Notre Dame students weigh in on GOP race

Since the 2022 midterm elections, the attention of the political world has shifted to the early stages of the 2024 presidential primaries, including on Notre Dame’s campus. 

Former President Donald Trump was the first to enter the campaign, declaring his bid on November 15, shortly after the midterm elections. On Notre Dame’s campus, Trump’s announcement served as a metaphorical starting gun for the primary debate between conservatives. Junior Mark Ballesteros told the Rover, “Trump’s announcement in November ignited a lot of debate between campus conservatives on the merits of Trump versus DeSantis.” 

As Ballesteros alluded to in his comment, there has been much discussion on the right about a potential Ron DeSantis presidential candidacy. The Florida governor is a consistent second to Trump in polling, occasionally pulling ahead of the former president. DeSantis has remained reticent about sharing any presidential ambitions, focusing instead on implementing his priorities in Florida. Any formal entry into the campaign would likely not occur until the end of the Florida legislative session in May, according to insiders. 

Ballesteros commented that “DeSantis has broad support [among campus conservatives] because of perceived electability, but a significant contingent is still behind Trump because he’s viewed as anti-establishment and and stronger on some issues.” 

However, Ballesteros acknowledged that “debate has been muted this semester as DeSantis’s intentions are not clear.” Additionally, though other candidates have entered the race, such as former South Carolina governor Nikki Haley and entrepreneur Vivek Ramaswamy, “[they] are generally not taken seriously” by conservatives on campus, according to Ballesteros.

Sophomore Colin Smith agreed with Ballesteros’s framing of the campus debate as a mostly binary battle between supporters of Trump and DeSantis. Smith told the Rover by email, “Most of the arguments [in the debate] are either for Trump or Desantis, and I would certainly fall in the latter camp.” He elaborated on the on the campus debate: “In my experiences, the debates center around three issues: attitude towards the failures of the establishment, the … moral character of the candidate, and the ability to win the general election.” 

Echoing Ballesteros, Smith said that many rally to Trump because “[they] insist that he is the only one who has not sold out to the establishment.” But many others, including Smith himself, point to “[Trump’s] objective moral failures” and DeSantis’s comparatively “clear moral character” as a reason to support the Florida governor. Lastly, Smith asserted that “both sides argue about who is most likely to win the general election,” without either side having a definitive edge on this point. 

Although “Team Trump points to occasional polls” in support of Trump’s electability, Smith says that “Team DeSantis argues that those polls are a function of name recognition.” Supporters of DeSantis instead cite that “DeSantis won Florida, a critical swing state, by almost 20 points” in defense of DeSantis’s greater electoral appeal. In general, Smith confessed that these debates can make discussion of the Republican primary in campus conservative circles “a bit heated.” 

Though both Ballesteros and Smith described the campus primary debate as fairly split between Trump and DeSantis, some students do support some of the other candidates in the race.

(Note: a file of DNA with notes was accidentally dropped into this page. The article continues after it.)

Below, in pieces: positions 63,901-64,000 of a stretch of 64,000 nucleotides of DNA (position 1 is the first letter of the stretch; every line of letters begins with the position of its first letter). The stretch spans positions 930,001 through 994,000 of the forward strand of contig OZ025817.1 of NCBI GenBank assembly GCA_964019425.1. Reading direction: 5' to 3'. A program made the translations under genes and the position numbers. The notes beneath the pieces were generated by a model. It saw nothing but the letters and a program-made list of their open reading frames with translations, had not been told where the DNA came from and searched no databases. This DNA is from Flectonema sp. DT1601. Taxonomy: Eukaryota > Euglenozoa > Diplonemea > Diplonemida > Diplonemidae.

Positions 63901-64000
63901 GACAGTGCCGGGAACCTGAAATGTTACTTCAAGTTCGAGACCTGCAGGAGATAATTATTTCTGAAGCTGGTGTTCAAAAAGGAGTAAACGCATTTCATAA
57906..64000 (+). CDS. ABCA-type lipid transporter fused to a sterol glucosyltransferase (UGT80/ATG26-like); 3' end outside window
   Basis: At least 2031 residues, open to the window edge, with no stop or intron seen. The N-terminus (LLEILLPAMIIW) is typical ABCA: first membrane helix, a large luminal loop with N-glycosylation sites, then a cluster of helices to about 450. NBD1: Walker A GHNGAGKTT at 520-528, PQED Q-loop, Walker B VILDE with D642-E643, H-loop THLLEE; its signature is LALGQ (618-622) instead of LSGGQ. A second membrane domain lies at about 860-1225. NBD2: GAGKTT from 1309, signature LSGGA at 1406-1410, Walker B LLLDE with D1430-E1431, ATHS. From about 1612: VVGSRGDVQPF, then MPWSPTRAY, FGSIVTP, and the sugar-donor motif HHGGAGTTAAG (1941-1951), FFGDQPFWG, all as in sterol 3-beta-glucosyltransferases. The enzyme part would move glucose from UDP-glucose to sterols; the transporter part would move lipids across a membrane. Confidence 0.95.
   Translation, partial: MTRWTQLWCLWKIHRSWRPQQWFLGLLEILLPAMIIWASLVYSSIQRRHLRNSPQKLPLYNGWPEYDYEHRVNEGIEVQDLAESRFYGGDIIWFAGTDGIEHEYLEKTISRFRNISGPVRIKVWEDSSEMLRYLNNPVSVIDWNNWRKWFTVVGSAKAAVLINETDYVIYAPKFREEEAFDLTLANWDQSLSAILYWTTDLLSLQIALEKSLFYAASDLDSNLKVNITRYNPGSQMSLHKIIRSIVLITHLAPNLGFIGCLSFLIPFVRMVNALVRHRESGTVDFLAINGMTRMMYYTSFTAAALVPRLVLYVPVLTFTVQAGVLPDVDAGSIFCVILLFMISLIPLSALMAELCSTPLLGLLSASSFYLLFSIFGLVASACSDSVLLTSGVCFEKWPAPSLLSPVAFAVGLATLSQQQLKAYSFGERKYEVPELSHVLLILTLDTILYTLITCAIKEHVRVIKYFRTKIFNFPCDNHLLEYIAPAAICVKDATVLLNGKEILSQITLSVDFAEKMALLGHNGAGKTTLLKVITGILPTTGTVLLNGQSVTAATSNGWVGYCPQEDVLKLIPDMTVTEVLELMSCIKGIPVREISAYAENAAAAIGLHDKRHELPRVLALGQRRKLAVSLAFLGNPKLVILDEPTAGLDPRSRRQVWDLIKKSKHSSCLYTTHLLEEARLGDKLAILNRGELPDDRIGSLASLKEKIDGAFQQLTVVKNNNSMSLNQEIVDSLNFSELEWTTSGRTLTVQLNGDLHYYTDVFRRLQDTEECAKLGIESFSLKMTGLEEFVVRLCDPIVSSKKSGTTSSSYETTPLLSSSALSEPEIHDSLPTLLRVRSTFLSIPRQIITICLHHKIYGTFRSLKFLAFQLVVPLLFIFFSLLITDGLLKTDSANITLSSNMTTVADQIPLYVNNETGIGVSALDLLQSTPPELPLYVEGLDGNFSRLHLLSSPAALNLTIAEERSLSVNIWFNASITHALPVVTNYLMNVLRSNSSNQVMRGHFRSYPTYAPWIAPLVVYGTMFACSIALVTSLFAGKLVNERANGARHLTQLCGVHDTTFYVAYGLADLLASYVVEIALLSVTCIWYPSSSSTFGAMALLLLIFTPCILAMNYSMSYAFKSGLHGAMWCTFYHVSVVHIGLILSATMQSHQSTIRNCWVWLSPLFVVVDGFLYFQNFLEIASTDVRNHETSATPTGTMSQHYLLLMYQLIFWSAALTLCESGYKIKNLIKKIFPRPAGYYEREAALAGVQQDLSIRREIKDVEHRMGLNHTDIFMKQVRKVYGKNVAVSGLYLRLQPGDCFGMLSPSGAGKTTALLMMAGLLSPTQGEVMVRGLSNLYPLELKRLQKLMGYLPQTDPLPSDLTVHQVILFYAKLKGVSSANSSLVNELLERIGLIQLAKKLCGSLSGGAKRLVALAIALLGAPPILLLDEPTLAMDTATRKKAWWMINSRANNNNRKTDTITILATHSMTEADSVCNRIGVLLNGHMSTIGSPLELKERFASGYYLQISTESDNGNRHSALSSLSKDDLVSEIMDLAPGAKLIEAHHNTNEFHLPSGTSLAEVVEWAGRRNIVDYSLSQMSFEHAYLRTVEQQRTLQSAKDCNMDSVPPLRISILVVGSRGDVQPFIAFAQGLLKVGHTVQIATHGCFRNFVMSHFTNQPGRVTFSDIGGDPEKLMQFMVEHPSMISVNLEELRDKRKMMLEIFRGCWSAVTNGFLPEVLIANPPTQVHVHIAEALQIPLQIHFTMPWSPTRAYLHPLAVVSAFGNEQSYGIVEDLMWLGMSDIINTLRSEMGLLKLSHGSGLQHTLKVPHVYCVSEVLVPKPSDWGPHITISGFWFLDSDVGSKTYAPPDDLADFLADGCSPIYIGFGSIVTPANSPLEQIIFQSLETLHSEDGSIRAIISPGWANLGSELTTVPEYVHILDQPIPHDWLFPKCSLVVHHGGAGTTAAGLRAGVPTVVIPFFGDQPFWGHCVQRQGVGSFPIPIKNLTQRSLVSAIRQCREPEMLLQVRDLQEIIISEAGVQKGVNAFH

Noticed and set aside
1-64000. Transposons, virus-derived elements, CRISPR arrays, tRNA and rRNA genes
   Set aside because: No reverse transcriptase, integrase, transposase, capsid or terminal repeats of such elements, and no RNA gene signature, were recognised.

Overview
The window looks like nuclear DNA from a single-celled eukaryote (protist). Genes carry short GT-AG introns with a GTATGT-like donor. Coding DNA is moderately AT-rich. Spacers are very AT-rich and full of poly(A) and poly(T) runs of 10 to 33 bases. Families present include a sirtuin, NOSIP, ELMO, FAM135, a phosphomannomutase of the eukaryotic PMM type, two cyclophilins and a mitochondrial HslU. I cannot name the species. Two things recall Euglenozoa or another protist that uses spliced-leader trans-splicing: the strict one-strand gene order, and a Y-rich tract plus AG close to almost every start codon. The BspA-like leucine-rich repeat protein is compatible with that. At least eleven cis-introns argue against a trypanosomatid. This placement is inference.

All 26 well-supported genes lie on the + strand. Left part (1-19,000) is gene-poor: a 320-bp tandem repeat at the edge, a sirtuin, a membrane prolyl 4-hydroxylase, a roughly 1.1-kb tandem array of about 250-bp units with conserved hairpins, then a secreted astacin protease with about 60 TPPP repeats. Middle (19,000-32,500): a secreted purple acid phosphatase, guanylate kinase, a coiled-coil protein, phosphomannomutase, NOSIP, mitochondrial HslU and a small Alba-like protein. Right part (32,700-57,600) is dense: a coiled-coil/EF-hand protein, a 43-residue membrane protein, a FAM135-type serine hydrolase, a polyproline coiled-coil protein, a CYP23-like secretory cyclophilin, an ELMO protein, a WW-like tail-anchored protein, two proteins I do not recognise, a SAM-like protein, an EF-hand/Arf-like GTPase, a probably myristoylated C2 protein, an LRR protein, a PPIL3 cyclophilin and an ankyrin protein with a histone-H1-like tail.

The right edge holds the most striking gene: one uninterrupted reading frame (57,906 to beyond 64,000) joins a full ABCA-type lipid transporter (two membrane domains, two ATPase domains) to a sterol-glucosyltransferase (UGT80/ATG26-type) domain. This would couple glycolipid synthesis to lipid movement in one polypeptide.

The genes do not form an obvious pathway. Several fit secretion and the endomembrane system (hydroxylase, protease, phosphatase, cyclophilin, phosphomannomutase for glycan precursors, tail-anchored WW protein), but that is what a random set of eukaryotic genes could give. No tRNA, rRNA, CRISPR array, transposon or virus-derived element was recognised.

For example, Jake Williams, a sophomore who spent his fall working on Capitol Hill with the Notre Dame Washington Program, supports Haley’s candidacy. He believes Haley’s experience as a governor and Ambassador to the United Nations will enable her to deal with our nation’s pressing issues, particularly national security threats like China. Moreover, Williams says, “she will bring in suburban moms, independents, and minorities to vote Republican.” He thinks that “Trump has a lot of baggage from his first presidency and the time since that will inhibit him from picking up these votes.” 

Most importantly, Williams sees Haley as a unifier who will bring together a divided Republican party and country at large: “Beyond the party, I could see her unifying the country and fixing everything that the Biden administration has messed up over the last two years.”

Some others support DeSantis first but also prefer other candidates over Trump. Madelyn Stout is a junior who spent her summer as an intern in the Executive Office of Governor Ron DeSantis, where she was responsible for the drafting of press releases for recent appointments and the vetting of applicants. She finds “his leadership style to be incredibly inspiring” and believes “his track record could point toward a phenomenal presidency.” Pointing to his midterm performance as proof of his effectiveness, Madelyn thinks the Republicans Party needs younger faces: “I personally believe we need a next-gen Republican to take the mantle, and whether that be DeSantis or Haley, I think the that not only would the GOP be in good hands, but so would the country.”

No students told the Rover that they were supporting Ramaswamy’s campaign, but he does have some connections to the university. Ramaswamy visited Notre Dame as a guest of the Center for Citizenship and Constitutional Government just over a year ago, at which many asked whether he planned to run for elected office. 

Adam Morys is a junior from Downingtown, Pennsylvania majoring in history and philosophy with a minor in constitutional studies. When he is not reading, you can find him listening to music and taking walks around campus. Please email him at

Photo Credit: Wikimedia Commons, from Republican National Committee

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